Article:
You could also try leaving the leather in direct sunlight to lighten the color, although this doesn't always produce results. Remove the top finish, if applicable, before trying this.
Real leather is an expensive material that is commonly used to make shoes, belts, jackets, purses and other apparel and accessory items. Leather may become discolored over time, in which case you may choose to lighten the leather to save money on replacement. You might also try to lighten a leather item to match other leather pieces you own. The process of lightening leather does not produce guaranteed results, so you should test in an inconspicuous area before lightening the entire piece. Leather often has a clear, protective top finish, which must be removed before attempting to lighten the leather.
Removing the Top Finish
Dip a clean cloth in leather deglazer or acetone, and wring out the excess product. Wear rubber gloves to protect your hands from irritation.
Rub the deglazer or acetone directly onto the leather piece.
Wipe off the deglazer with a clean cloth to remove the top finish coat. Allow to dry.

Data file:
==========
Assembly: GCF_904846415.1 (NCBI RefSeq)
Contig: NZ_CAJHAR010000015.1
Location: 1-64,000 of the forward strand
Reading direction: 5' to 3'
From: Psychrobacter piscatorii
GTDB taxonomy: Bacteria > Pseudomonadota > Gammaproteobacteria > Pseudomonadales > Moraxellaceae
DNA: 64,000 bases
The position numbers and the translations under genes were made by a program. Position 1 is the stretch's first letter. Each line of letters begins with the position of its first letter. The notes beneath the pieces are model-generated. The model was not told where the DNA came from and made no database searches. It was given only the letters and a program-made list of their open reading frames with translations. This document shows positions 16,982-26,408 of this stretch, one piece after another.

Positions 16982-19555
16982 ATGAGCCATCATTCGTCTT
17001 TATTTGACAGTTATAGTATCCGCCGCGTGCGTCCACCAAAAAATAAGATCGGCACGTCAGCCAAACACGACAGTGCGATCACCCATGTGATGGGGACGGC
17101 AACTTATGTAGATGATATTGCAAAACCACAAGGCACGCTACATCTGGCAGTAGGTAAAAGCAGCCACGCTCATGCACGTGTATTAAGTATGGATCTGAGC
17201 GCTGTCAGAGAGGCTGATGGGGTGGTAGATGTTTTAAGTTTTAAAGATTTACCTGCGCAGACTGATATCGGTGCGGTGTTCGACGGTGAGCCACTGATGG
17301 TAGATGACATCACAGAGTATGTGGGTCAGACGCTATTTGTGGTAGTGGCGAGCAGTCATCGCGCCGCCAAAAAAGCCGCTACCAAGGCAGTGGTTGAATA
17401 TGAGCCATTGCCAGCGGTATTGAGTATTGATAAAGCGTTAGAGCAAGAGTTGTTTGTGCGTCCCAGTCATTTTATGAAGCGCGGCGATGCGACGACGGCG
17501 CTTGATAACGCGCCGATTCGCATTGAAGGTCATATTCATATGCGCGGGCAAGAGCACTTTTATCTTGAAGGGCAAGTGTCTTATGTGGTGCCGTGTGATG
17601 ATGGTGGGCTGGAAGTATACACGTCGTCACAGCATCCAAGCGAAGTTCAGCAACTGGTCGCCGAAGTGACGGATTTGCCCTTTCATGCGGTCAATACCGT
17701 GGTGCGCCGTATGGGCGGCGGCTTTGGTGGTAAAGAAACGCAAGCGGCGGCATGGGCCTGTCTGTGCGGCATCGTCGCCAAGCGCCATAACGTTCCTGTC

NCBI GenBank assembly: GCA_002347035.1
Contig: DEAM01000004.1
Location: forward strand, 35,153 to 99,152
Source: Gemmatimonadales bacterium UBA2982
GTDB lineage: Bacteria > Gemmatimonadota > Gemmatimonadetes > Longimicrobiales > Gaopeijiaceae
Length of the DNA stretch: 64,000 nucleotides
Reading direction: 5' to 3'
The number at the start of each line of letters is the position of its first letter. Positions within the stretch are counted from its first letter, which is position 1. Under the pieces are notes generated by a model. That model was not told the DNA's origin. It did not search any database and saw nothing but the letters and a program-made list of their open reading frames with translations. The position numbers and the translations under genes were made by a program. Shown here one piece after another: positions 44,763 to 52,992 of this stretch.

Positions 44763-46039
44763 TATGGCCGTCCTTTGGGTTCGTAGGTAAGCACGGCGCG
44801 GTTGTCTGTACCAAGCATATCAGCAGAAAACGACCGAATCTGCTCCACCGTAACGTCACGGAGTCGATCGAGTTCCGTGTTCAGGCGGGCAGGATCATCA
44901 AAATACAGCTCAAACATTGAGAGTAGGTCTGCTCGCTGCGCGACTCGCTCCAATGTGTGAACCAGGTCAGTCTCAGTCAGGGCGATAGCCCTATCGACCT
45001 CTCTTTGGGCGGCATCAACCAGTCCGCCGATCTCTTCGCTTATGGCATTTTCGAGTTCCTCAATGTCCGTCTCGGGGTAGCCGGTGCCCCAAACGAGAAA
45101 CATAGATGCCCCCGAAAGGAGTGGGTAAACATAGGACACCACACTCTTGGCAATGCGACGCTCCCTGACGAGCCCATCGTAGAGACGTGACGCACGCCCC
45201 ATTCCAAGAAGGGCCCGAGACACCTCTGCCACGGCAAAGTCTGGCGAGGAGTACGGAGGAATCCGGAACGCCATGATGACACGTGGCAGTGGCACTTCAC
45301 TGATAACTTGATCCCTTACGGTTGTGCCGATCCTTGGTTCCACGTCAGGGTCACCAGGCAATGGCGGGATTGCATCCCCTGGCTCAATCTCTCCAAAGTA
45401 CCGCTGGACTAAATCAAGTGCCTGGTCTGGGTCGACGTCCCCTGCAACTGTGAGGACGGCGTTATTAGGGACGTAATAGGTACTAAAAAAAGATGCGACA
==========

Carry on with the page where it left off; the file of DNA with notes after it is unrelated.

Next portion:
Rotate to a clean section of the cloth or use a new cloth as the old one gets dirty.
Bleaching the Color
Mix a solution of oxalic acid, a type of leather and wood bleach, with water to create a bleaching solution to dye the leather. Oxalic acid is commonly used to clean leather; follow the mixing directions for cleaning, but add more oxalic acid as desired to achieve a greater lightening effect.
Rub the solution onto the leather with a clean cloth. Let it dry to observe the results, and then repeat the process, adding more oxalic acid to the water if greater results are desired.
Soak the leather in the solution in 10-minute increments, allowing it to dry in between soaks for observation, until desired results are achieved. Try this step at your own risk and only if rubbing on the solution didn't produce sufficient results.
Color the leather with a leather dye, if desired. There are brush-on and dip-style dyes made specifically for leather.
A former cake decorator and competitive horticulturist, Amelia Allonsy is most at home in the kitchen or with her hands in the dirt. She received her Bachelor's degree from West Virginia University. Her work has been published in the San Francisco Chronicle and on other websites.